, week of
Oct. 05, 2020
1. Now, the Vice Presidents
In the first presidential debate, American voters got to see with their own eyes how Donald Trump and Joe Biden conducted themselves and answered questions. This week they’ll get to see and assess the vice presidential candidates, Mike Pence and Kamala Harris. Pence, who is the current vice president, and Harris, a U.S. Senator from California, will face off on national television Wednesday, October 7 at the University of Utah in Salt Lake City. The presidential debate made headlines as much for name calling as for discussion of the issues facing the nation. The Republican Trump chose a strategy of interrupting and talking over the Democrat Biden, and Biden responded at one point by telling the President to “shut up” so he could answer a question. Experts expect the vice presidential debate to be tamer, but don’t know exactly how it will play out. In the newspaper or online, find and read stories about the presidential and vice presidential debates. Pretend you are a political advisor for each candidate and write a strategy memo offering advice on how to follow up the performance of the presidential candidates in the vice presidential debate.
Common Core State Standards: Producing clear and coherent writing in which the development, organization and style are appropriate to the task; citing specIfic textual evidence when writing or speaking to support conclusions.
2. High Court Choice
After nearly four years in office, President Trump points with pride to the impact he has had on the judicial branch of the federal government. With the aid of Senate Majority Leader Mitch McConnell, Trump has had nearly 220 judges confirmed for the nation’s federal courts, and he has just nominated a third justice for the U.S. Supreme Court, following the death of Justice Ruth Bader Ginsburg. The President’s choice for the position, U.S. Appellate Court Judge Amy Coney Barrett, would change the make-up of the High Court for years, if confirmed by the U.S. Senate. Unlike the liberal Ginsburg, she is a staunch conservative on issues ranging from abortion and health care to religious rights and environmental protections. Though Democrats have protested filling the seat before the outcome of the presidential race is known, the 48-year-old Barrett is expected to be confirmed by the Republican-controlled Senate. Outside the courtroom she is a law professor at the University of Notre Dame and the mother of seven children. The nomination of Amy Coney Barrett has caused great debate and discussion in Washington and around the nation. In the newspaper or online, find and closely read stories about the issues that are getting the most attention. Use what you read to write an editorial detailing which issues you think the Senate should question her about before voting whether to confirm her.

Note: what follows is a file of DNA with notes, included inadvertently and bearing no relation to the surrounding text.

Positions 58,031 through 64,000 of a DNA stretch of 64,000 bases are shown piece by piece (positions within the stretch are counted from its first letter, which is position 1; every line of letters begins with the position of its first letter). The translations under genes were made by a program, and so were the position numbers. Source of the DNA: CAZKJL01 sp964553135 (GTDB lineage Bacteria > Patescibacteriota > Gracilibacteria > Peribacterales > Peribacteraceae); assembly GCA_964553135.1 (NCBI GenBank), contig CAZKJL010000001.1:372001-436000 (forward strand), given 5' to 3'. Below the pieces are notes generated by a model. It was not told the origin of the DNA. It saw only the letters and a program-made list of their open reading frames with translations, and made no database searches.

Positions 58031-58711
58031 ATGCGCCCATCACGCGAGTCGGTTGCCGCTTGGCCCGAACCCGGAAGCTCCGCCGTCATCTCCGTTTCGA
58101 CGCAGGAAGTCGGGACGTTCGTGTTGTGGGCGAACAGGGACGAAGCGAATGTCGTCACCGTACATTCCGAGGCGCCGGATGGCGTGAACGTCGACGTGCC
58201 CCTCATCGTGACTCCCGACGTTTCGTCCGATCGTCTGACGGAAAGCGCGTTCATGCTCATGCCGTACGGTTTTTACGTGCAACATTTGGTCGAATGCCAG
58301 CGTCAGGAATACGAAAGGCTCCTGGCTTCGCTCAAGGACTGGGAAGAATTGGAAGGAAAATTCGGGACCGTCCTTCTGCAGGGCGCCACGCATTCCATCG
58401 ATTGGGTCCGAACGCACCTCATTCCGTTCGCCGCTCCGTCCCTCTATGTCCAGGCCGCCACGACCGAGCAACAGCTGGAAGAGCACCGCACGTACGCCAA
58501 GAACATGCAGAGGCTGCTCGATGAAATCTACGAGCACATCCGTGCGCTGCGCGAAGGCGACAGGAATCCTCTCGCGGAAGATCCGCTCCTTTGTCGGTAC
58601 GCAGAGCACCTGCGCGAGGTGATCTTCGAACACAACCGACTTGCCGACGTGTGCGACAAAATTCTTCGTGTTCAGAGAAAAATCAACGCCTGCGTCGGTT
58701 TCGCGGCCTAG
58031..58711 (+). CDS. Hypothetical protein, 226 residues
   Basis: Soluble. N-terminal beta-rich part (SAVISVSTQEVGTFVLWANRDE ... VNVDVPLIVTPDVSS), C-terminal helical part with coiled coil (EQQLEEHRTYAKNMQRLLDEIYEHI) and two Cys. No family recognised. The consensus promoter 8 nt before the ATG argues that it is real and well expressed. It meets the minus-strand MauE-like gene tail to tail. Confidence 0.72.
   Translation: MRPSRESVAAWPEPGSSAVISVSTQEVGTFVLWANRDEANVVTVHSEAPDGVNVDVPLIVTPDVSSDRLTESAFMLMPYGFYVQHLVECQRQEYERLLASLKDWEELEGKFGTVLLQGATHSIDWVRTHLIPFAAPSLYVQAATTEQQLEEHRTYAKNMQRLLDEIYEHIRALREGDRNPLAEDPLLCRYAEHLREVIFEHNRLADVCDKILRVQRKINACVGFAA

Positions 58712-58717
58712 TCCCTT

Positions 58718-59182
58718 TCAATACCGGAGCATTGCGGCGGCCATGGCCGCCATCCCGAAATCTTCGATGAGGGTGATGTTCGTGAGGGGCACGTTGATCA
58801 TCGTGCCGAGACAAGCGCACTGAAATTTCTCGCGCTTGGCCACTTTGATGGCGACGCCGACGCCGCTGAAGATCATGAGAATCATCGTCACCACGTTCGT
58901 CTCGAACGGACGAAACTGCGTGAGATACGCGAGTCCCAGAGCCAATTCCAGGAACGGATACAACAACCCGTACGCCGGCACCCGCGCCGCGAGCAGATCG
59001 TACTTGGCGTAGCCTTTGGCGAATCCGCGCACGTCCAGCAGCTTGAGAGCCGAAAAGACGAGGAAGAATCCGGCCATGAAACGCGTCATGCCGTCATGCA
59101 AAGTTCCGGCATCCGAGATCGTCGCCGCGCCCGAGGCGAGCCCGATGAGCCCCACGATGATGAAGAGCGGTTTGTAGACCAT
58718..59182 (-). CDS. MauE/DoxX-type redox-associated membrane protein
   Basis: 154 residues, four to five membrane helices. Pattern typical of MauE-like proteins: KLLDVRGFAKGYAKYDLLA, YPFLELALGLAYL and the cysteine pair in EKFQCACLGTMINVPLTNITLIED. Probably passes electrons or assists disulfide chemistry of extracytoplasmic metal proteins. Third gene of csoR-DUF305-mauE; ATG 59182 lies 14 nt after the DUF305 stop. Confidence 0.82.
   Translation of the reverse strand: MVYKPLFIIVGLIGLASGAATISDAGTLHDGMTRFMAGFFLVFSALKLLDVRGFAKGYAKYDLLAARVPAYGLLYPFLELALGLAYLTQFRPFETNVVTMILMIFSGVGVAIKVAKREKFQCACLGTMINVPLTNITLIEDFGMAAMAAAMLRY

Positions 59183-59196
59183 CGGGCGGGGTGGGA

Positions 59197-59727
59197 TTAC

Common Core State Standards: Writing opinion pieces on topics or texts, supporting a point of view with reasons and information; citing specific textual evidence when writing or speaking to support conclusions.
3. Covid Milestones
The United States and other nations continue to struggle to control the spread of the coronavirus Covid 19. The death toll worldwide has now topped 1-million people, and more than 205,000 have died in the United States. Even with safety measures, the disease continues to spread. More than 7-million people have tested positive for the virus in the United States and nearly 34-million worldwide. Countries that controlled the disease with business shutdowns and stay-at-home orders have seen an upsurge after reopening. Areas in the United States that reopened early have become hotspots for virus infections, including colleges and universities where students returned to campus. United Nations Secretary General António Guterres said the United States and other nations must learn from the mistakes made in the first 10 months of the pandemic. “Responsible leadership matters,” he said. “Science matters. Cooperation matters — and misinformation kills.” The coronavirus epidemic continues to be a major story in the United States and around the world. In the newspaper or online, find and closely read stories about steps the U.S. is taking or needs to take to get the virus under control. Write a letter to the editor detailing steps you think need to be taken first, and who needs to take them.